If the history of radar intrigues
you, then you will not want to miss this article titled "Radar: The Silent
Weapon of World War 2," from the October 1945 edition of Radio News.
There are a couple dozen photos of early radar equipment installations on land,
ships, and aircraft. Radar pioneers Dr. A. Hoyt Taylor, Chief Consultant and Chief
Coordinator of Electronics at Naval Research Laboratory, and Leo C. Young are pictured
reminiscing over the "scope" of radar's history beside the first radar set at the
Research Laboratory. In 1922, while experimenting with communications equipment
for the Navy, the two men made the initial discovery of distortion in radio reception
caused by the intrusion of objects between the transmitter and receiver. Working
from this discovery, they and a number of associates made great strides forward
into the vast sphere of scientific fields covered by the word "radar"
today. Do you see the name(s) of anyone you know?
Thanks to Terry W. for providing this article.
Radar: The Silent Weapon of World War 2
The trellis-work of this ship's radar, outlined against the
sky, is in contrast to the small antenna on the wing of the General Motors Avenger
torpedo bomber shown in foreground. Close inspection at this plane installation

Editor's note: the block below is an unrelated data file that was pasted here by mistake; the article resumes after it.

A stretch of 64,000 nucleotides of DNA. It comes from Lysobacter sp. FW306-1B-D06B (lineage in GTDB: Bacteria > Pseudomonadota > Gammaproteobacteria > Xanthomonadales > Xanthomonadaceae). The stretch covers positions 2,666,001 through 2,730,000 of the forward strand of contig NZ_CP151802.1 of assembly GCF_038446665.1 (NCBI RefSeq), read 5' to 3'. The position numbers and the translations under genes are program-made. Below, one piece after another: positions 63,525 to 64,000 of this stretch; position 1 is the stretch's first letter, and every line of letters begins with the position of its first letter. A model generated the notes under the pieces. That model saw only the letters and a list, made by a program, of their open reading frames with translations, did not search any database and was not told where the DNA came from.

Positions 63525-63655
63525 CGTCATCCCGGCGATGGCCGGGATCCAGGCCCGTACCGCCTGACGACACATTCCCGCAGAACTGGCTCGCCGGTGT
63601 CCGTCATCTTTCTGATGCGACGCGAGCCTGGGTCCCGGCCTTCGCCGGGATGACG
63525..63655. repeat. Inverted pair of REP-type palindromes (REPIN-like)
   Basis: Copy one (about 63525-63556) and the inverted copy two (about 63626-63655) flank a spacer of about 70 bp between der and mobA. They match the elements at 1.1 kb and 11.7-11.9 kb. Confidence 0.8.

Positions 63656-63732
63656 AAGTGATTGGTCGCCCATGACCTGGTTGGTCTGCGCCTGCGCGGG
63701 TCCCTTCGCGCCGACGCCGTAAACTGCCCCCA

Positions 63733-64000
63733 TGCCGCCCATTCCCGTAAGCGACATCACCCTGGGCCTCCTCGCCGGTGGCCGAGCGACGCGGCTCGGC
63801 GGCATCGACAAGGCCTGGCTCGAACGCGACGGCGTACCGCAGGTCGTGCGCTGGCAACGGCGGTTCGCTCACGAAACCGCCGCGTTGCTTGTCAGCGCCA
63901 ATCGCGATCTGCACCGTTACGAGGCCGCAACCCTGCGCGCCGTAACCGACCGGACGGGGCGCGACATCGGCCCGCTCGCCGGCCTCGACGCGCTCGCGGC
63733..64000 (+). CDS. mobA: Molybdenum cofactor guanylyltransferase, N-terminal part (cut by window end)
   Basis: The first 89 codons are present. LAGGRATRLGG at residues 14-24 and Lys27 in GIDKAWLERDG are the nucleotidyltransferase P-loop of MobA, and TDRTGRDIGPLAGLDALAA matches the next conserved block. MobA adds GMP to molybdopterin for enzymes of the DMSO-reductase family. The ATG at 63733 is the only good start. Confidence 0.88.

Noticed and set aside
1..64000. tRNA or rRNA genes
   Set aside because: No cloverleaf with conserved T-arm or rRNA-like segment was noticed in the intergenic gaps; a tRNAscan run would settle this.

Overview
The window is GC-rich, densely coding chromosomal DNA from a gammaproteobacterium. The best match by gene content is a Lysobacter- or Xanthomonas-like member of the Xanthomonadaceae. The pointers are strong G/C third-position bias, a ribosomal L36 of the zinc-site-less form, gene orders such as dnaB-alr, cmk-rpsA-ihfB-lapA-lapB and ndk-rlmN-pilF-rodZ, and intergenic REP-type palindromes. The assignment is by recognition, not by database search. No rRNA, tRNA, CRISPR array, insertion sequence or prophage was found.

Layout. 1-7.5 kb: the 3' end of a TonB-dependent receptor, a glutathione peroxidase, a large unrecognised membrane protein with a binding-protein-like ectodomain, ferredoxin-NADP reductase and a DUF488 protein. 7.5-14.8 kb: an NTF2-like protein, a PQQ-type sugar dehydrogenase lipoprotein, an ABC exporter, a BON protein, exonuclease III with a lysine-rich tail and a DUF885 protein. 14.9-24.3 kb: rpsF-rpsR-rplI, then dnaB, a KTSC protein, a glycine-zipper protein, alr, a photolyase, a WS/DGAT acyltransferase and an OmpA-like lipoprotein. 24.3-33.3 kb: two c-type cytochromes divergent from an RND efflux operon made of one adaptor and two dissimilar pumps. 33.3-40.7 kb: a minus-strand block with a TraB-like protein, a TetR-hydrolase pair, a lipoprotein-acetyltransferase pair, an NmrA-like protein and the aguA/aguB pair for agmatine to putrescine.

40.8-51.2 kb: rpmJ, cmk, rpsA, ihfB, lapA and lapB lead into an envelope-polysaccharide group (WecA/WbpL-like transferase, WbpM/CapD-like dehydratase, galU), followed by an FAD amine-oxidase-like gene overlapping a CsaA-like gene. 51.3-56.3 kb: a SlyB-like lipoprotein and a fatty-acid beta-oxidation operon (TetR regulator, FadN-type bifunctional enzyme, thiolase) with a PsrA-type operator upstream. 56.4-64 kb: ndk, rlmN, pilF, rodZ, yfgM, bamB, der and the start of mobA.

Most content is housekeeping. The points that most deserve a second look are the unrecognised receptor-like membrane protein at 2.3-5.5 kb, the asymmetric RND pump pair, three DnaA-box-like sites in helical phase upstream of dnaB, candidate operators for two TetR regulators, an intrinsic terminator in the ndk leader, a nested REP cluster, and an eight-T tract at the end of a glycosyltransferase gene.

will reveal the "teeth" of the antenna affixed to the terminal of the
white strut. This installation is a Yagi type antenna. The vessel is a Navy escort
aircraft carrier, photographed while at sea.
Enlisted men in a radar unit listen to instruction during shakedown
cruise of a Navy warship. Instructors are also enlisted men chosen for their aptitude
and actual experience.
AN ELECTRONIC "eye" apparently developed independently by U.S., British,
French, and German scientists in the 1930s, radar owes much of its rapid growth
to the advent of war. First used in detection of surface objects in the near-distance
under conditions of poor visibility, radar's range and versatility were quickly
extended to provide long-range detection of air-borne, as well as surface objects,
accuracy in fire-control, and identification of distant or unrecognizable planes
and ships. To radar, the silent weapon of World War 2, goes much of the credit for
England's doughty defense in the dark days of the "blitz", and also
for "lighting the way" for our victories in the Pacific.
Thinking cap" of the PT boats, the "radome" bulb,
shown circled, houses the antenna of the radar set aboard the vessel Invaluable
to the hard-hitting PTs, because of their habitual tendency to operate under the
cover of night, radar's electronic eye pierces the darkness. indicating the
various targets and warning of immediate navigational dangers.
Radar equipment at the Naval Research Laboratory, Chesapeake
Bay Annex, recently made this "search" of surrounding terrain. Lettered
on the photographs of the PPI (Plan Position Indicator) scope are designations of
points picked up by radar pulse. Compare the photograph (left) made with a considerably
larger range with the photograph (right) made with a substantially lesser range,
both of which represent scope of the same area. Notice how "pips" converge
when the range is widened and diverge when the range is lessened.
Radar takes a lot of the woe out of mountain flying. A navigator
equipped with relief maps and scope pictures can determine his position without
any trouble al any hour of the day or night. as the radar scope will show a pattern
almost identical with his maps. Above photographs show scope picture (left) compared